Limit of (Cosine (X) - 1) over X/Proof 2

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Theorem

$\displaystyle \lim_{x \mathop \to 0} \frac {\map \cos x - 1} x = 0$


Proof

This proof assumes the truth of the Derivative of Cosine Function:


From Cosine of Zero is One:

$\cos 0 = 1$

From Derivative of Cosine Function:

$D_x \left({\cos x}\right) = - \sin x$

and by Derivative of Constant:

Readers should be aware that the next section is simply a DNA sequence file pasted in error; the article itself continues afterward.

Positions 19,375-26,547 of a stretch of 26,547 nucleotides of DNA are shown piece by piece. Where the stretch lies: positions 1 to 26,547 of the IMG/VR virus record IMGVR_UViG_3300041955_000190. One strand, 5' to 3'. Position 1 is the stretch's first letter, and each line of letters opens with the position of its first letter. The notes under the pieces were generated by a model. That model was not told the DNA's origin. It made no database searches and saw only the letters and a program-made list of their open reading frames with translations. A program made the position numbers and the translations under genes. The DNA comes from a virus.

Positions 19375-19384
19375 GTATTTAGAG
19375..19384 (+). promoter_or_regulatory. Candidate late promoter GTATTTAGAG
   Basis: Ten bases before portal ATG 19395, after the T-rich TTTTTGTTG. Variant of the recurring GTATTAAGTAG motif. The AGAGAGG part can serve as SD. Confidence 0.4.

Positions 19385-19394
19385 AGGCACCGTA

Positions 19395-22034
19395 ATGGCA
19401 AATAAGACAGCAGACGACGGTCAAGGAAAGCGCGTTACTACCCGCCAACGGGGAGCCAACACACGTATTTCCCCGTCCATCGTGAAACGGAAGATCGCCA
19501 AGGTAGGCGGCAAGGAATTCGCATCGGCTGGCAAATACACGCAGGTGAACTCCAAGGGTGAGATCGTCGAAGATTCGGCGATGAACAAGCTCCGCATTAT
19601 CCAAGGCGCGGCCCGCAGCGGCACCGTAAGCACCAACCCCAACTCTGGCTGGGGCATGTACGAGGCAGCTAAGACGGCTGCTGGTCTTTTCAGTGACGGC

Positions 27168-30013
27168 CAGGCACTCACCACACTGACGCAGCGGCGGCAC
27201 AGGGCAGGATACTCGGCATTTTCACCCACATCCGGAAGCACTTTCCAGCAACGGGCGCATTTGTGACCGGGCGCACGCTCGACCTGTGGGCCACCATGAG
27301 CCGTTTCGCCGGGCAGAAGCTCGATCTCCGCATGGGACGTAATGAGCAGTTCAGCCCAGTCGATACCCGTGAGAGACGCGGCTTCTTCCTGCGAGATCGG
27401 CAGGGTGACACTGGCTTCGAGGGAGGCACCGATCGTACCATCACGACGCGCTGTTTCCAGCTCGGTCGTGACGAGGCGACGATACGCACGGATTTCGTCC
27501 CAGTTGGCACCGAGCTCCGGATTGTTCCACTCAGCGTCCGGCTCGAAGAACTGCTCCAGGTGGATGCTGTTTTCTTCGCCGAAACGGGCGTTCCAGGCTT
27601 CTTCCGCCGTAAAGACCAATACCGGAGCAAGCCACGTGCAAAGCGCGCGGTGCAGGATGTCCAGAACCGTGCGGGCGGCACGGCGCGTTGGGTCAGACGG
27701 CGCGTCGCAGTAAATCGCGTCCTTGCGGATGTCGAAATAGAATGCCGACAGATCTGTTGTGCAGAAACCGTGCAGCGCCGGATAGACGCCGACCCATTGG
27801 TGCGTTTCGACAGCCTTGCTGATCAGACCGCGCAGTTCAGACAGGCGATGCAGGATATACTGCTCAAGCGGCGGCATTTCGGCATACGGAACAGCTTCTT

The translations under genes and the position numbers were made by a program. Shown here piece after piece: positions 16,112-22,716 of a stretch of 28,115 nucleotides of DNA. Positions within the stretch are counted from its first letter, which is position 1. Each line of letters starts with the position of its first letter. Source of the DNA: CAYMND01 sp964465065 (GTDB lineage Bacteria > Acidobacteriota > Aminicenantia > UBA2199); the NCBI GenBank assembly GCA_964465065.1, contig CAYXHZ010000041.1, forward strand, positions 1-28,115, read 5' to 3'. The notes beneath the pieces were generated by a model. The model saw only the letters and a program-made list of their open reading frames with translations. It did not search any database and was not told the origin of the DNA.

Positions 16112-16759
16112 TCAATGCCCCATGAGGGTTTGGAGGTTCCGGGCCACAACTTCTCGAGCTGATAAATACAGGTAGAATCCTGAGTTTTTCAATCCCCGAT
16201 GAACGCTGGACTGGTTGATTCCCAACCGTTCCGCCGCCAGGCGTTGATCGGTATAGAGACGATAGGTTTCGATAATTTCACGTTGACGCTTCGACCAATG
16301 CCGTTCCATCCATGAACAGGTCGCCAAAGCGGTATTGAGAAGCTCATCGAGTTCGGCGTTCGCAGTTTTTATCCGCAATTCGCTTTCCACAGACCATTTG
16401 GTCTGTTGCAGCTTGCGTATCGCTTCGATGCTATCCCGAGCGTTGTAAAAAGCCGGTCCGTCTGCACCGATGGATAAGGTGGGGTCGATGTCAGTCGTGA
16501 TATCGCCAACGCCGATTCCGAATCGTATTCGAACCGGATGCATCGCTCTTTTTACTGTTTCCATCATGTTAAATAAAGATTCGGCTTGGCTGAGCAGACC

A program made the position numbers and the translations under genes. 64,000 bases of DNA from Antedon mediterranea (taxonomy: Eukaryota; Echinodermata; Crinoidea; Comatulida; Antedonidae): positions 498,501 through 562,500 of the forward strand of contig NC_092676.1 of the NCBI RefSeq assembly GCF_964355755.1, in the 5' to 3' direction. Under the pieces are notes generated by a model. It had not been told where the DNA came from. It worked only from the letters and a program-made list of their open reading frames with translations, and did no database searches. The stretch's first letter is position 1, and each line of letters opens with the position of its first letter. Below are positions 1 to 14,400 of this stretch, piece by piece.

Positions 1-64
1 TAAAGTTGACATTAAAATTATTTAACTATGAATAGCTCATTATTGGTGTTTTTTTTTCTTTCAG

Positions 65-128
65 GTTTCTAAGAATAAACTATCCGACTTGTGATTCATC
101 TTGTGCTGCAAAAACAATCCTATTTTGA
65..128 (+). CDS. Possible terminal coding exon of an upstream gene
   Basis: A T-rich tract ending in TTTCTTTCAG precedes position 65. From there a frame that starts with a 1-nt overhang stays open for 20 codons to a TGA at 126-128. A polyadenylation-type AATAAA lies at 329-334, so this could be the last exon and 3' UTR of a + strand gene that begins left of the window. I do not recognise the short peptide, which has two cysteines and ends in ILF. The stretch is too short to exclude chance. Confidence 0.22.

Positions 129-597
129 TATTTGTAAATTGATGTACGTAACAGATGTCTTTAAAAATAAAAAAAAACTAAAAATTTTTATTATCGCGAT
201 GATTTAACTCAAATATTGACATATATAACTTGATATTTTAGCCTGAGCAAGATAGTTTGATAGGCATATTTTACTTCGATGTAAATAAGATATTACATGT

$D_x \left({-1}\right) = 0$

So by Sum Rule for Derivatives:

$D_x \left({\cos x - 1}\right) = - \sin x$

By Sine of Zero is Zero:

$\sin 0 = 0$

From Derivative of Identity Function:

$D_x \left({x}\right) = 1$


Thus L'Hôpital's Rule applies and so:

$\displaystyle \lim_{x \mathop \to 0} \frac {\cos x - 1} x = \lim_{x \mathop \to 0} \frac {-\sin x} 1 = \frac {-0} 1 = 0$

$\blacksquare$